3. There are also several students who rate various skills at 1 or 2. This could be an indication of no prior exposure or poor past experiences. Pushes our YCISL program to try to turn this around by creating memorable great experiences.

Looking forward to collecting more survey feedback and updating this dashboard.

YCISL Skills Survey: Which skill group do you want to improve the most?

Friday, September 17th, 2021

In 2019, we presented the idea of EQ-fying Schools, Classrooms & Learning in order to optimize the level of engagement. We postulated that current teaching paradigms exclude evaluation and optimization of emotional intelligence of students and the instructor, and that leads to fuzzy learning. We envisioned a smart dashboard for instructors that would help in course preparation. Data would include student academic records (mainly to identify gaps), learning strengths and weaknesses, and conditional preferences. For example, does the student typically need to be taught a math concept one or five times before it is mastered?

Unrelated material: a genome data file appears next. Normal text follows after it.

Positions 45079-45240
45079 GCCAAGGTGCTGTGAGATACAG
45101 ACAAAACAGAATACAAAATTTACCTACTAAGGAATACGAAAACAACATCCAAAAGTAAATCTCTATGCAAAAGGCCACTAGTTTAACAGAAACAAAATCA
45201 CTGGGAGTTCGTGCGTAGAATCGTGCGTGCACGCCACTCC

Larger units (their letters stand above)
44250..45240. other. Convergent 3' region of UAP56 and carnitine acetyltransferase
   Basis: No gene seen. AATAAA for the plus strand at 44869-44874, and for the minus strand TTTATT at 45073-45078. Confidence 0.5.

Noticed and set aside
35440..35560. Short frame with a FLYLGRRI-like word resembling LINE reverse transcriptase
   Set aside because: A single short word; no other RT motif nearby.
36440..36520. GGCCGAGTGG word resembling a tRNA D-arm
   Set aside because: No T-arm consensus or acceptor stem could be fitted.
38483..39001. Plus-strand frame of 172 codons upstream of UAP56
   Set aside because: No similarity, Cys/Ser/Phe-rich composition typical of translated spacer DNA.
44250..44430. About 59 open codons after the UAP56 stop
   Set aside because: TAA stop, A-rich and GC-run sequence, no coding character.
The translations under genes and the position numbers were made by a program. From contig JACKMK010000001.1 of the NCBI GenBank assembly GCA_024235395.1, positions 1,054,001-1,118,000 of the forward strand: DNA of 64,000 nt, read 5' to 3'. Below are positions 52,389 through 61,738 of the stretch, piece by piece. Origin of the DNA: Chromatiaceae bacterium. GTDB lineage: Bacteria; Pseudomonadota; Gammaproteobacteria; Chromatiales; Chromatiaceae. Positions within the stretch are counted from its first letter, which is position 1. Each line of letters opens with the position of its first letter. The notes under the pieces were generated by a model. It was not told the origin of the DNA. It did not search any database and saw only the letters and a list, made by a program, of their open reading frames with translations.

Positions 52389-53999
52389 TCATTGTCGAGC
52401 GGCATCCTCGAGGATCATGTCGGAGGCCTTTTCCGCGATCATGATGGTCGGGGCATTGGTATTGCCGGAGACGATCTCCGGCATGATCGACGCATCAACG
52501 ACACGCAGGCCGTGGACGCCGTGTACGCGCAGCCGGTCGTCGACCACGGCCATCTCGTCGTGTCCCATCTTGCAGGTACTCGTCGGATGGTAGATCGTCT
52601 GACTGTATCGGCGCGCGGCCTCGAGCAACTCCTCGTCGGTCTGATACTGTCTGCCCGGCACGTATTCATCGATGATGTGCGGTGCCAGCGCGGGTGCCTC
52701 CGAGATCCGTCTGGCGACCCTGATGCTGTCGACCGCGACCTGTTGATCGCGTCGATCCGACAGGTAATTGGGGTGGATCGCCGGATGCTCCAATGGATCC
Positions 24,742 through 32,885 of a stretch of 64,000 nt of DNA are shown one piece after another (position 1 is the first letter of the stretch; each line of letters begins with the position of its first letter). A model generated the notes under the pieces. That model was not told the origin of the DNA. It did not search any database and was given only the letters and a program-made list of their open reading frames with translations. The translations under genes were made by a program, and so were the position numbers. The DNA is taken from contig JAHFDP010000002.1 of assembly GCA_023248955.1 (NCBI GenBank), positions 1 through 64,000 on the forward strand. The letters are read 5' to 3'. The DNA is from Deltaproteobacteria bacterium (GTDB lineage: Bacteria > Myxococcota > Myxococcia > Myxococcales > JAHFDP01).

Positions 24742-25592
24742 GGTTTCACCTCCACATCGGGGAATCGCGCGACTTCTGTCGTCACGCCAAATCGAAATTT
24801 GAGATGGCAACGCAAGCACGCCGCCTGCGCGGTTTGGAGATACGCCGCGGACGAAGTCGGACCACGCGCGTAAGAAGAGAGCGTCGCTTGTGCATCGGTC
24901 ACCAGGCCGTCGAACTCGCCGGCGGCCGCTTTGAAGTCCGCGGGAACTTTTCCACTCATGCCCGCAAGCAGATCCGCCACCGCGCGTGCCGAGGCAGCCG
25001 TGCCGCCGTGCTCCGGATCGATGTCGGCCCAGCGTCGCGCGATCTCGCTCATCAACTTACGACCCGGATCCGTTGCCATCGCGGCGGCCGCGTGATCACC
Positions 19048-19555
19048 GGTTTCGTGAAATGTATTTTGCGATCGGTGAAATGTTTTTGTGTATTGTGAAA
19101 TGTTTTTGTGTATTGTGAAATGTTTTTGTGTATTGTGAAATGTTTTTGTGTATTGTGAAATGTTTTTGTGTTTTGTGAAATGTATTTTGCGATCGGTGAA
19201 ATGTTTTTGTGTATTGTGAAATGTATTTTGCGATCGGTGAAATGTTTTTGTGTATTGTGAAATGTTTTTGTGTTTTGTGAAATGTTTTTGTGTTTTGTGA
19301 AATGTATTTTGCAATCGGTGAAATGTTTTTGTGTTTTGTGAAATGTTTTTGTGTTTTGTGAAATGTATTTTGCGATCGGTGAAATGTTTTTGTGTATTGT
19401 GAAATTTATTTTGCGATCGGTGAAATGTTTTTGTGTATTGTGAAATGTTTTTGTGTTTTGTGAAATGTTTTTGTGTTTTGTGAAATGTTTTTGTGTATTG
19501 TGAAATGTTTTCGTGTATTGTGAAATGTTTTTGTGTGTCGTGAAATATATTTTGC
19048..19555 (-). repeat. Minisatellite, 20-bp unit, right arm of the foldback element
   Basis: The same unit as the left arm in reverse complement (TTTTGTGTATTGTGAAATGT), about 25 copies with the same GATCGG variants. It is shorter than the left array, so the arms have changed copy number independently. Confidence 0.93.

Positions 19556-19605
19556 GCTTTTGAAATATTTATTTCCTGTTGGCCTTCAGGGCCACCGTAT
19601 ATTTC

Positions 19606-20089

A creativity skills survey was designed and prototyped for a Stanford Sustainability Design Thinking course in 2020. A similar survey was then applied to various ITW workshops in 2020 and 2021. One of the questions (multiple choice) in the survey is “Which skill group do you want to improve the most?” In the YCISL context, this question is aimed at informing the instructor on student motivation and self-awareness. The survey is still in the prototype phase because we have had short programs and long programs, small groups and larger groups, and so on. So we are learning how the survey works in various settings.